A week before Earth Day, Churches in coal-affected provinces of Quezon and Negros urged Philippines banks to withdraw their financial support to the coal industry through simultaneously hanging banners calling on them to ‘Restore our Earth’ - a nod to the 2021 theme of the annual celebration.
In the Diocese of Lucena, 15 major parishes participated in the symbolic initiative, including Our Lady of the Angels Parish in Atimonan, Saint Buenaventure Parish in Mauban, Saint Catherine of Alexandria Parish in Pagbilao, and Saint John the Baptist Parish in Tiaong.
“We cannot gather on the streets or in the Church’s halls to unite in prayer and action as many of the faithful do on Earth Day in normal circumstances, but that does not make addressing the climate crisis any less urgent. These banners we place at the front of our Churches symbolize the Church’s long-standing commitment to pursue ecological conversion and energy transformation to protect our Common Home. That would begin with moving away from coal,” said Fr. Warren Puno, Director of the Ministry of Ecology of the Diocese of Lucena in Quezon.
Today, Quezon is dubbed by residents and clean energy advocates as the Philippines’ coal capital, with three coal-fired power plants with a total installed capacity of 2.195 GW currently operating in the province. As of December 2020, three more projects are in the pipeline, including the Atimonan One Energy (A1E) coal plant proposed by the power generation arm of the Manila Electric Company (MERALCO).
“If it were not for the banks and investors providing financial support to coal, our province would not have been tied down to decades of environmental degradation and health and livelihood problems,” added Puno.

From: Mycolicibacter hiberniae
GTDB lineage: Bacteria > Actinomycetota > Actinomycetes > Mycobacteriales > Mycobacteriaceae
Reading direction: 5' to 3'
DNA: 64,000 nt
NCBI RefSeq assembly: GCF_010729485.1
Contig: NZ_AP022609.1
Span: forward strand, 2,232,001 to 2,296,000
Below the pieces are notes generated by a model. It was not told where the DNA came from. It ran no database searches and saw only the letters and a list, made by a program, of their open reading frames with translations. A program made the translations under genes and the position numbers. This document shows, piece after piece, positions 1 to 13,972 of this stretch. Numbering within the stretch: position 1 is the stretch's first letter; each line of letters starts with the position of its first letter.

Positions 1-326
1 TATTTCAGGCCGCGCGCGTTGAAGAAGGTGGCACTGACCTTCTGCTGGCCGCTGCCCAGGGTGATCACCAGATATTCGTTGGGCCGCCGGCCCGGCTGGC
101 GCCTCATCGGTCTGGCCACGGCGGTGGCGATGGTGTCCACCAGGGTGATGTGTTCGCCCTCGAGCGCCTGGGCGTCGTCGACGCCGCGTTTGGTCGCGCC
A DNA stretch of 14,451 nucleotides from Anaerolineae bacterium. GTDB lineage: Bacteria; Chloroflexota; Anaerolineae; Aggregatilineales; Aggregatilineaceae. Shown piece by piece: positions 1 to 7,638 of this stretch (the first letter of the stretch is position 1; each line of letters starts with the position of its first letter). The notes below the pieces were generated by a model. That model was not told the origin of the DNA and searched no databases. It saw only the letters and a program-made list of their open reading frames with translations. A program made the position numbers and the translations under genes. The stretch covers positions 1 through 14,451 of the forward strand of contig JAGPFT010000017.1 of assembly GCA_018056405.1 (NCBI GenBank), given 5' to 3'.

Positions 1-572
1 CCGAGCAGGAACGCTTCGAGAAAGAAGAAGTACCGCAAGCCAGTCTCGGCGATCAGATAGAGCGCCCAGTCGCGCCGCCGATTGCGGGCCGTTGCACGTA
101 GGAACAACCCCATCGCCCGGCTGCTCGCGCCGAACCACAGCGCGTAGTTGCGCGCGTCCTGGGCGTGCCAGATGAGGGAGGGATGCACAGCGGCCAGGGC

Earth Day coincides with the Annual Stockholders Meeting (ASM) of the Bank of the Philippine Islands (BPI), which is among the banks found to have committed financial support to the A1E project, and happens a day before the ASM of BDO Unibank. According to research by the civil society and faith groups led initiative Withdraw from Coal (WFC), BPI and BDO are the banks with the highest exposure to coal, among fifteen other local banks financing coal projects and developers.
The initiative was also joined by parishes in the Diocese of San Carlos in Negros Occidental.
“Our beloved Negros takes pride in being called the renewable energy capital of the Philippines, but our heart goes to Quezon and all other communities in the Philippines suffering at the hand of coal proponents, especially since San Carlos is also the site of a proposed 300 MW coal plant,” said San Carlos Bishop Gerardo Alminaza.
Alminaza is a convenor of WFC, which is currently conducting another assessment of Philippine banks’ coal exposure. The group is set to release an update to their Coal Divestment Scorecard ahead of the ASMs to assist BPI, BDO, and other banks in evaluating their role in increasing climate and environmental degradation from coal.
“We are still full of hope that the restoration of our Common Home is possible, and that we can unite together toward it. As corporate citizens, Philippine banks, too, must do their part swiftly and decisively by immediately restricting and eventually phasing out their financing for coal,” said Alminaza.
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